Friday, December 2, 2011

Whole Foods Friday: Wheat Bread

For information about Whole Foods Friday, take a peek at the tab at the top.

There's not much better than a loaf of freshly-make bread to to along with that pot of buffalo stew. This recipe doesn't require as much kneading as some recipes since it has an overnight rest in the refrigerator that activates the gluten in the flour.

There's still a little bit of kneading - but you can do it in a bread machine, with a stand mixer, or by hand.

White whole wheat flour has all the advantages of regular whole wheat, but the flavor isn't quite as strong and the texture of the bread will be softer.

It makes a great loaf for people who aren't quire ready to give up white bread.

Wheat Bread

2 cups (8 ounces) bread flour
1 cup (4 1/2 ounces) white whole wheat flour
1 teaspoon salt
1 tablespoon sugar
2 teaspoons instant yeast
1 1/2 cups water
1 tablespoon olive oil, plus more for drizzling
Egg wash (1 egg beaten with 1 tablespoon water) - optional
Sesame seeds - optional

Combine all of the ingredients and knead until the dough begins to become elastic. This is easiest to do with a stand mixer, or bread machine - the dough is very soft and wet.

If you're kneading by hand, it might be easiest to knead in a bowl using a couple of plastic bench scrapers to pull and fold the dough rather than doing a more traditional knead. You don't need to get the dough completely elastic - just starting to get elastic.

Drizzle a small amount of olive oil into a zip-top plastic bag and transfer the dough to the bag, making sure it's lightly coated with oil on all sides. Seal the bag and place it in the refrigerator overnight, or up to a day.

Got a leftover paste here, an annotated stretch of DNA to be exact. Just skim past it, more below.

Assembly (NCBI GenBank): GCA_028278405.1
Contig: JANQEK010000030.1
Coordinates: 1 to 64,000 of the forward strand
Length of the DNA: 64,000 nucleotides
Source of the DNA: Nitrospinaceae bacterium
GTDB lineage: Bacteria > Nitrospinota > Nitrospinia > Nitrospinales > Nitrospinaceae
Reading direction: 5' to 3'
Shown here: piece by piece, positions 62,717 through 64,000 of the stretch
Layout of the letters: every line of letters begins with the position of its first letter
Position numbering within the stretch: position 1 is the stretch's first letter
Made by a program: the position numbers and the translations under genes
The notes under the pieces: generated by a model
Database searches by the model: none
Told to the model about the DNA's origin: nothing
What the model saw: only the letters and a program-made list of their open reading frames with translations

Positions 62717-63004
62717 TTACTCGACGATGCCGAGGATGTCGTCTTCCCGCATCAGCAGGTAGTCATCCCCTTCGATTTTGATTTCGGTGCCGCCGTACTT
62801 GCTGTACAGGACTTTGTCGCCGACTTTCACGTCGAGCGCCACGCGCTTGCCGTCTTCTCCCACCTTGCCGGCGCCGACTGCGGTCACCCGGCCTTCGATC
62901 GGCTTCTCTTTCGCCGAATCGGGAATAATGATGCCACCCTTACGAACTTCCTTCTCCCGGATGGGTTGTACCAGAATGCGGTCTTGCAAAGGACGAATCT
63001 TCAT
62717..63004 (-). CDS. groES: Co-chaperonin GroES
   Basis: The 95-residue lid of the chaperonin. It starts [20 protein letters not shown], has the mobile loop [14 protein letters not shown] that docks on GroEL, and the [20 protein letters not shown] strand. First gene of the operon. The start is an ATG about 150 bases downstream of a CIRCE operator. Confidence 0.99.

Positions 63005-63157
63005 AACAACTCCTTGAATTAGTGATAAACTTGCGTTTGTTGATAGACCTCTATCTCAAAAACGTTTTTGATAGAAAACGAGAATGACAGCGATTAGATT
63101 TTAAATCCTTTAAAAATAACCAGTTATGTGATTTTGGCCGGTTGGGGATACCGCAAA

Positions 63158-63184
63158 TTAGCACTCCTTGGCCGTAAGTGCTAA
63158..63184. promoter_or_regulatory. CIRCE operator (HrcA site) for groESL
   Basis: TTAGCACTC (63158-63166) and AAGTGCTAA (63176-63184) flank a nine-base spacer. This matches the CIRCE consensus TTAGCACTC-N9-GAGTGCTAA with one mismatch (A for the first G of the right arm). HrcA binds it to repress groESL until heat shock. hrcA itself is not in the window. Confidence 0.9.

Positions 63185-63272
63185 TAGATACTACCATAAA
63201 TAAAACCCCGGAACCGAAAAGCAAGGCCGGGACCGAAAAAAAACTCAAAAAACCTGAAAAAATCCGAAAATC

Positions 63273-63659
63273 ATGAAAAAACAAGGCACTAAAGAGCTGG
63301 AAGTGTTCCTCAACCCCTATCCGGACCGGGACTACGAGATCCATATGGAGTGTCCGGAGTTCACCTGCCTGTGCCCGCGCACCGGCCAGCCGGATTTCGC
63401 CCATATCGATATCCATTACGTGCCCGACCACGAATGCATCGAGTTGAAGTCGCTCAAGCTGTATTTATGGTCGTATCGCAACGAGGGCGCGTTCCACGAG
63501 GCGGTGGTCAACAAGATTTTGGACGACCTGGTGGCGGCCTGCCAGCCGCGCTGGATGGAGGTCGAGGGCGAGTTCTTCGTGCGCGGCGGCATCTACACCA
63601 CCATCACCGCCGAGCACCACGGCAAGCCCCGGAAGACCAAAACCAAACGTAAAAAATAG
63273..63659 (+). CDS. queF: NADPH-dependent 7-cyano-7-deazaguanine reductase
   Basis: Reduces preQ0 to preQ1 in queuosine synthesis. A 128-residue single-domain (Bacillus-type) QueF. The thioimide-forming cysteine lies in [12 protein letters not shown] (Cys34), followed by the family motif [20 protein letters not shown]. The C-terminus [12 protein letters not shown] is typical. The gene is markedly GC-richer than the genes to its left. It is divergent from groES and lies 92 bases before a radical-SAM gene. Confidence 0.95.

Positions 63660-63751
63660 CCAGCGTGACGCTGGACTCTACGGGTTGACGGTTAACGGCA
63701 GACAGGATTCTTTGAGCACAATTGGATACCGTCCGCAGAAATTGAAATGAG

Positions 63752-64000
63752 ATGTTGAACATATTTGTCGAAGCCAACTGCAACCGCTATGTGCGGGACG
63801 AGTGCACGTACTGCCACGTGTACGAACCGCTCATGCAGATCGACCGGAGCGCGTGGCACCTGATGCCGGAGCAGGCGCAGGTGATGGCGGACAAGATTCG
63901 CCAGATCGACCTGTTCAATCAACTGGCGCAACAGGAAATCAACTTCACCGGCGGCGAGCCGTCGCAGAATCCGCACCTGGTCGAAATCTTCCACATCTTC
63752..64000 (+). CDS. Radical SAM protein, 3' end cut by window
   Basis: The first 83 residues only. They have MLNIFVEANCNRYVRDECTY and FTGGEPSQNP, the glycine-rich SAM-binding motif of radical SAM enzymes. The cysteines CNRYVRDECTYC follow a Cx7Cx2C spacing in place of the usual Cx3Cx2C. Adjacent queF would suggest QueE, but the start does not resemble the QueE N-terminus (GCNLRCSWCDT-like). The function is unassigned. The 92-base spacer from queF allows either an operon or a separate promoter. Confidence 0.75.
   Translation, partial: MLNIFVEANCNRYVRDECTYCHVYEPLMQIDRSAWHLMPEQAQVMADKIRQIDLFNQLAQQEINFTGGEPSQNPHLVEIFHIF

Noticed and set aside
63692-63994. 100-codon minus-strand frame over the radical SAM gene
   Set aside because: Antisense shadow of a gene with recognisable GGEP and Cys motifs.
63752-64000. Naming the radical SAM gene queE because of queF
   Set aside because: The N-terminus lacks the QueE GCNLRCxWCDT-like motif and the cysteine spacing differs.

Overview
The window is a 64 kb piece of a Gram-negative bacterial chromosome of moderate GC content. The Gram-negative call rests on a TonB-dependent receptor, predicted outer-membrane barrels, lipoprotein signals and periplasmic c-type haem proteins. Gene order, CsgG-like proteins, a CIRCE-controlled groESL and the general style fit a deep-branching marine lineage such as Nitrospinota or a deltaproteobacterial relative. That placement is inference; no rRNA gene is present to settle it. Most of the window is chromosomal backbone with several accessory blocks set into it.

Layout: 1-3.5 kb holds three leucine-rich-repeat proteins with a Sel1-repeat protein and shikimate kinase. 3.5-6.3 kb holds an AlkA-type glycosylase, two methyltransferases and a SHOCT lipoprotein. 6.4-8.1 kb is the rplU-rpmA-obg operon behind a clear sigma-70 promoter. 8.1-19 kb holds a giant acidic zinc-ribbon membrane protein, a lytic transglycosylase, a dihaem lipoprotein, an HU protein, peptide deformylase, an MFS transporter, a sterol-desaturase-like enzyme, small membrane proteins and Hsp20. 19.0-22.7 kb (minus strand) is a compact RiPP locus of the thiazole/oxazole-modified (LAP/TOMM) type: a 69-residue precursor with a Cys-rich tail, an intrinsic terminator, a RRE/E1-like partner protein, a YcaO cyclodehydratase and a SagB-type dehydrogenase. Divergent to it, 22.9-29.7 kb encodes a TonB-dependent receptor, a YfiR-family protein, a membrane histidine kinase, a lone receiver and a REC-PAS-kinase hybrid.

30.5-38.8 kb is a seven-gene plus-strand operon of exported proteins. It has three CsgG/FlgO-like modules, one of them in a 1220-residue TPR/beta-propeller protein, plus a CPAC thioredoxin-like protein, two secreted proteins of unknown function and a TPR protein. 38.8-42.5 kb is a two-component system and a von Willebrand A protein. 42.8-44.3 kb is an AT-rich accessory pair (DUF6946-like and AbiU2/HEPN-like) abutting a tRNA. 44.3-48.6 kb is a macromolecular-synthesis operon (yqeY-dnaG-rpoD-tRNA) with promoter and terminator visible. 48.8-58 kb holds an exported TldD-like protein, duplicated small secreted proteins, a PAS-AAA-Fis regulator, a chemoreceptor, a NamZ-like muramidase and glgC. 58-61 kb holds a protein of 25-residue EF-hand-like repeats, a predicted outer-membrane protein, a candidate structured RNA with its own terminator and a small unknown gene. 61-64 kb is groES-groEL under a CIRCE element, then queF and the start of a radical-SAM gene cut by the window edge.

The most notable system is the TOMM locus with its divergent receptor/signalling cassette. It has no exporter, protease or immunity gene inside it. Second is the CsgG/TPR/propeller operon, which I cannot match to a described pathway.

After the rest, remove the bag from the refrigerator and place it on the kitchen counter. Open the bag to release the air in the bag. Massage the dough a bit in the the bag. then let it warm up to room temperature - at least an hour, or up to two hours.

Like a baking sheet with parchment paper and preheat the oven to 350 degrees.

Flour your work surface and turn out the dough. Knead it briefly, adding only as much flour as required to keep it from sticking. Form it into a log about 10 inches long and place it on the prepared baking sheet, seam-side down.

Cover the dough with plastic wrap and set aside until the dough doubles in size - the time will depend on how long you let it warm up, and how chilled it was to begin with - anywhere from 30 minutes to over an hour. The time is less important than that the dough had doubled in size.

Remove te plastic wrap. If desired, brush the dough with plastic wrap, then sprinkle with sesame seeds. Slash the loaf as desired, then bake at 350 degrees until nicely browned, about 35 minutes.

Let the loaf cool completely on a rack before cutting.

This has been submitted to Yeastspotting.

8 comments:

dena said...

Lovely bread ... I could almost take a bite of the photos!

Nelly Rodriguez said...

Nice internal crumb structure....very very lovely :)

Elise said...

Please edit this recipe to include the amount of yeast needed to complete this wonderful looking bread.

Thanks!

Jay @ LocalFood.me said...

Fantastic. Looks surprisingly light and airy. Cheers!

Connie said...

Donna, what a delicious looking bread. What a crumb and beautiful crust too.

Hanaâ said...

What a gorgeous loaf, Donna. I love the holes in it. I've become a pretty big fan of white WW flour and use it regularly.

Anonymous said...

hello, what a great bread, i want to try it but i dont have a White whole wheat flour, can i use just white flour? thank you.

Donna Currie said...

You can use all white flour if you lie. If you like whole wheat, you could use about 1/3 whole wheat and 2/3 bread flour, as well.

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